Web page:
Campus Tour<br />

50 Grab your hard hats and tour the future of Hebrew<br />

University campuses<br />

A Picture is Worth a Thousand Words<br />

56<br />

Ask the Expert<br />

58<br />

4<br />

| 2020-2021 | 2020-2021 5

Impact<br />

Revolution:<br />

By Yaron Neudorfer<br />

How a Change in Mindset<br />

Can Change the World<br />

Photo by Ilya Melnikov<br />

Yaron Neudorfer is founder and CEO of Social<br />

Finance Israel, the first financial institution in<br />

Israel to issue Social Impact Bonds. He also serves<br />

as the Chair of the Israel National Advisory Board<br />

(NAB). He previously served as CFO of The Jewish<br />

Agency, the largest not-for-profit organization<br />

in the country, as well as in the Israeli Ministry<br />

of Finance. Neudorfer holds a BA in Accounting<br />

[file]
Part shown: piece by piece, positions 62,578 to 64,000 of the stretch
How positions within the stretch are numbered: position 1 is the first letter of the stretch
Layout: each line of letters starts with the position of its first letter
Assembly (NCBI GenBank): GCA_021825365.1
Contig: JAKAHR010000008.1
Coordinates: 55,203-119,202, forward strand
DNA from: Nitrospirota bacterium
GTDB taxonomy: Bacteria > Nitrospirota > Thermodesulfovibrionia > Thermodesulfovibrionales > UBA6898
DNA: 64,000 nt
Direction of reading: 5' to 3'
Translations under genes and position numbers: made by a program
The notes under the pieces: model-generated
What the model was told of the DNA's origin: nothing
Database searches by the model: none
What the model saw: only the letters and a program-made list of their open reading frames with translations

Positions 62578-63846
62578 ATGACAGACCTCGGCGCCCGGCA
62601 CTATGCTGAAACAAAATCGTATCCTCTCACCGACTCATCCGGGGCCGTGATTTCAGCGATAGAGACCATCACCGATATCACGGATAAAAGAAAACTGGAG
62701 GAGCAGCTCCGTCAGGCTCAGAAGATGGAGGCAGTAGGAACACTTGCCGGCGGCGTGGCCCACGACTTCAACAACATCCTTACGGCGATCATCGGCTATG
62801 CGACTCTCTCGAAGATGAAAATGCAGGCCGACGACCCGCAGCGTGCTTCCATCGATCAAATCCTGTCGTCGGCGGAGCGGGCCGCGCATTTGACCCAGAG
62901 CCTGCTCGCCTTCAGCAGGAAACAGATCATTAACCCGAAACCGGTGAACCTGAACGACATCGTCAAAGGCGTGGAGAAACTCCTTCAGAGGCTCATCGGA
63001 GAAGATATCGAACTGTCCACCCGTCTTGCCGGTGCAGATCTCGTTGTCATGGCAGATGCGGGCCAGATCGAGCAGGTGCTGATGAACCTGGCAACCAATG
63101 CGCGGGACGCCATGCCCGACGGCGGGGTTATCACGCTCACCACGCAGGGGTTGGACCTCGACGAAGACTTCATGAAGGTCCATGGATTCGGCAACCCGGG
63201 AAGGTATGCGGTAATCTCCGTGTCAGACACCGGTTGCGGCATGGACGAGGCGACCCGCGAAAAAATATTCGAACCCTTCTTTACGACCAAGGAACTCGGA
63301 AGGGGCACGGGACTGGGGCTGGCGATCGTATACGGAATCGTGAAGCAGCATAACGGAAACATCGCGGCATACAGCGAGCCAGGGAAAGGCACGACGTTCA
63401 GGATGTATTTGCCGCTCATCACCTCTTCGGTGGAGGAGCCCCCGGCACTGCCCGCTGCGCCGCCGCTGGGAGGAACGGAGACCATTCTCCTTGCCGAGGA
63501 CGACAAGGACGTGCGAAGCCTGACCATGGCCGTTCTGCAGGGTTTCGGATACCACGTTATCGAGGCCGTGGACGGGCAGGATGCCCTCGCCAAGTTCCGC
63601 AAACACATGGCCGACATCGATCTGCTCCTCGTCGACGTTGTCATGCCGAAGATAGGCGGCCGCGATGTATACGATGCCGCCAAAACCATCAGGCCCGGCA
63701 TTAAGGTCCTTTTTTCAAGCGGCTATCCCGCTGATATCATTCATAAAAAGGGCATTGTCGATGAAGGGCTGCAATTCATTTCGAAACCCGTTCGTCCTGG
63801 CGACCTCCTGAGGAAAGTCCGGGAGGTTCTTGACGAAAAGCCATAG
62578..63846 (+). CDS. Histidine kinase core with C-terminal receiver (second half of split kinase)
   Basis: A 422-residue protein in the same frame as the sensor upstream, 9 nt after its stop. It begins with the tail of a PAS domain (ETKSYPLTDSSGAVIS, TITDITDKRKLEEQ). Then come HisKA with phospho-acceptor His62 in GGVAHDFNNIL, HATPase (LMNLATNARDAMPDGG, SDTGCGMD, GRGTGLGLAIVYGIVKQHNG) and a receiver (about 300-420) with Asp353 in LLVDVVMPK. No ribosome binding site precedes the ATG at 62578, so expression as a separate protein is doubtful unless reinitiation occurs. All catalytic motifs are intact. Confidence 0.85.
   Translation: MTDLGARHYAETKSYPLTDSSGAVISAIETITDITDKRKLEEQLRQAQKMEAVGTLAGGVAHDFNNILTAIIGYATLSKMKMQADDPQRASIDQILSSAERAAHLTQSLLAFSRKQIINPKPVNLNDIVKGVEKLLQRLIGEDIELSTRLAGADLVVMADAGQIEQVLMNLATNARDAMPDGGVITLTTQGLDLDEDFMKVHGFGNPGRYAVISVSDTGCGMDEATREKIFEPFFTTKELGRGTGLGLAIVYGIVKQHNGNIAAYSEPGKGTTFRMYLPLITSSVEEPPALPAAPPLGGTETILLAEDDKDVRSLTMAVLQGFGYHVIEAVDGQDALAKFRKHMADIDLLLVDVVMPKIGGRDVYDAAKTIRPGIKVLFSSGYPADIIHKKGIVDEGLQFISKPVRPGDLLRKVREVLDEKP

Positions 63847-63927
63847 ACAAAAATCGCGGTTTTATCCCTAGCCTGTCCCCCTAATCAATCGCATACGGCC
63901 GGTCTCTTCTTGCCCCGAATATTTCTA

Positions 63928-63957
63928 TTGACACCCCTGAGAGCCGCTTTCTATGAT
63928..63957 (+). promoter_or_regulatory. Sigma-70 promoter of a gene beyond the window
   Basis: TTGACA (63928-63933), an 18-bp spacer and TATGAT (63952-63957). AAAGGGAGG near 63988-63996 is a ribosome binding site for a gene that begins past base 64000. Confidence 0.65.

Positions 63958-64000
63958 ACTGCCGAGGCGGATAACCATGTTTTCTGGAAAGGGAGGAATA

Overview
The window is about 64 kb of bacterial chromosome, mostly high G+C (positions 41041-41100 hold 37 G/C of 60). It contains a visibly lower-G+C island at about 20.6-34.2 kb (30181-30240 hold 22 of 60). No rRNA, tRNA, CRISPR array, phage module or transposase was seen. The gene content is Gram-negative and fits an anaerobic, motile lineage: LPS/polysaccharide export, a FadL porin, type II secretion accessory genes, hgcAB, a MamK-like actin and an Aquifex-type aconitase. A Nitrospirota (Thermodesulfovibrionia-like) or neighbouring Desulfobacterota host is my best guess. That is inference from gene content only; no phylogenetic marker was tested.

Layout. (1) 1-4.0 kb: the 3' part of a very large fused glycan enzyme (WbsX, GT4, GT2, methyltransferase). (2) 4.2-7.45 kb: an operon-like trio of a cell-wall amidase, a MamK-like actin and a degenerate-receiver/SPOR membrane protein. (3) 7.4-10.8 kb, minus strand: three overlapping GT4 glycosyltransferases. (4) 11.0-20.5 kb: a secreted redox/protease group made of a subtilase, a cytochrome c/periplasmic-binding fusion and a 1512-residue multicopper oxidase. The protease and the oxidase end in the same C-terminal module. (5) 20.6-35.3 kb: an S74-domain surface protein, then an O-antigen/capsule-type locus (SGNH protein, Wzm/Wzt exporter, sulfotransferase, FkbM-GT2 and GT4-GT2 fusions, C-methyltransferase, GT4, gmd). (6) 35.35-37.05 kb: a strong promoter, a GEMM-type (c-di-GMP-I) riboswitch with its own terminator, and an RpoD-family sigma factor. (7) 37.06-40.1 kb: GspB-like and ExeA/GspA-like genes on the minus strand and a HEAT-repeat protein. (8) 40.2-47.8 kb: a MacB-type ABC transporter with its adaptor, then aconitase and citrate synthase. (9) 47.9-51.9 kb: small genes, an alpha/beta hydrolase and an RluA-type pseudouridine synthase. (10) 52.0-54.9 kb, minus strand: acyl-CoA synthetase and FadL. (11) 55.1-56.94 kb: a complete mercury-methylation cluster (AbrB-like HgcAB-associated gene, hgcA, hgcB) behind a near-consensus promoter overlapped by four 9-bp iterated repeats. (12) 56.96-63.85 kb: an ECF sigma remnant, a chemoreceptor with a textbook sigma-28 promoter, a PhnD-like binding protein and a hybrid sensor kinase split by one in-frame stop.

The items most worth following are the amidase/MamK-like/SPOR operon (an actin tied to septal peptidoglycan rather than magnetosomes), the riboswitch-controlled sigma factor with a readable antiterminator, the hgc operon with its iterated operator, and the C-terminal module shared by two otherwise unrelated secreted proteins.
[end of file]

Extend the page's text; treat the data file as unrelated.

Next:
and Economics from The Hebrew University of<br />

Jerusalem, and a Master in Public Administration<br />

from The Harvard Kennedy School of Government.<br />

In recent years we have repeatedly heard the<br />

terms impact investments, social investments, and<br />

ESG (Environmental, Social and Governance)<br />

investments. These terms all refer to a new direction<br />

in which the world economy is heading, especially<br />

in the last 12-15 years.<br />

We are witnessing a real revolution. More and more<br />

investors (having started with young people) are<br />

interested in investing in line with their values. The<br />

desire is to direct their investments to channels<br />

that also have a social or environmental benefit to<br />

humanity. This will create a tremendous opportunity,<br />

which if we know how to take advantage of, can<br />

significantly improve our lives, our communities, and<br />

our planet for many years to come.<br />

Today, the focus is broader than “impact investments.”<br />